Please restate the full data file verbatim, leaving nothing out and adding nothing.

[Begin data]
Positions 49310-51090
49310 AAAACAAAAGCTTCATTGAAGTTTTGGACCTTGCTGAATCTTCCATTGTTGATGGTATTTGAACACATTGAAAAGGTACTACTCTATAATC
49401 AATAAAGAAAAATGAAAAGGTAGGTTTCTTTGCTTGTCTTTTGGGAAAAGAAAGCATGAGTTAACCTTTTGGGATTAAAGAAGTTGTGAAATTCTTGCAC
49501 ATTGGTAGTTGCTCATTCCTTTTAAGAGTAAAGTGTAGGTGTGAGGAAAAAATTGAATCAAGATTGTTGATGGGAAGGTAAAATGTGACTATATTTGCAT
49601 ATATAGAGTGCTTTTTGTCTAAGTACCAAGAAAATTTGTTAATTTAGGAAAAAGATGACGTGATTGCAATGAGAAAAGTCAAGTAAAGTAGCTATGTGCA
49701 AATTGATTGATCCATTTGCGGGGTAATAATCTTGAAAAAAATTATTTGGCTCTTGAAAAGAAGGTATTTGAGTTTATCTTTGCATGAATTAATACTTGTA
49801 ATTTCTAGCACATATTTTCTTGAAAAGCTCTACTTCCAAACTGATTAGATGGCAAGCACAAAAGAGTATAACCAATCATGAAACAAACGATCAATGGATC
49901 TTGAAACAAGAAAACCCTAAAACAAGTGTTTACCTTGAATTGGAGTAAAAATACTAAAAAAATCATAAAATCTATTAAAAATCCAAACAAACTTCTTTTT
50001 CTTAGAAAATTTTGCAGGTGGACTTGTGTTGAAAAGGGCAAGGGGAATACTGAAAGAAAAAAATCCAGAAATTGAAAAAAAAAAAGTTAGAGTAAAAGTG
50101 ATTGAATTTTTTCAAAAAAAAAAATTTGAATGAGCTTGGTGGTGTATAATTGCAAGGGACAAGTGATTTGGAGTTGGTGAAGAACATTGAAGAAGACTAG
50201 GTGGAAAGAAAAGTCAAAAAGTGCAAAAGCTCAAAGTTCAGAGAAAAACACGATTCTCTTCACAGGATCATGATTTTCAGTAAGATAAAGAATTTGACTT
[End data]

Positions 49310-51090
49310 AAAACAAAAGCTTCATTGAAGTTTTGGACCTTGCTGAATCTTCCATTGTTGATGGTATTTGAACACATTGAAAAGGTACTACTCTATAATC
49401 AATAAAGAAAAATGAAAAGGTAGGTTTCTTTGCTTGTCTTTTGGGAAAAGAAAGCATGAGTTAACCTTTTGGGATTAAAGAAGTTGTGAAATTCTTGCAC
49501 ATTGGTAGTTGCTCATTCCTTTTAAGAGTAAAGTGTAGGTGTGAGGAAAAAATTGAATCAAGATTGTTGATGGGAAGGTAAAATGTGACTATATTTGCAT
49601 ATATAGAGTGCTTTTTGTCTAAGTACCAAGAAAATTTGTTAATTTAGGAAAAAGATGACGTGATTGCAATGAGAAAAGTCAAGTAAAGTAGCTATGTGCA
49701 AATTGATTGATCCATTTGCGGGGTAATAATCTTGAAAAAAATTATTTGGCTCTTGAAAAGAAGGTATTTGAGTTTATCTTTGCATGAATTAATACTTGTA
49801 ATTTCTAGCACATATTTTCTTGAAAAGCTCTACTTCCAAACTGATTAGATGGCAAGCACAAAAGAGTATAACCAATCATGAAACAAACGATCAATGGATC
49901 TTGAAACAAGAAAACCCTAAAACAAGTGTTTACCTTGAATTGGAGTAAAAATACTAAAAAAATCATAAAATCTATTAAAAATCCAAACAAACTTCTTTTT
50001 CTTAGAAAATTTTGCAGGTGGACTTGTGTTGAAAAGGGCAAGGGGAATACTGAAAGAAAAAAATCCAGAAATTGAAAAAAAAAAAGTTAGAGTAAAAGTG
50101 ATTGAATTTTTTCAAAAAAAAAAATTTGAATGAGCTTGGTGGTGTATAATTGCAAGGGACAAGTGATTTGGAGTTGGTGAAGAACATTGAAGAAGACTAG
50201 GTGGAAAGAAAAGTCAAAAAGTGCAAAAGCTCAAAGTTCAGAGAAAAACACGATTCTCTTCACAGGATCATGATTTTCAGTAAGATAAAGAATTTGACTT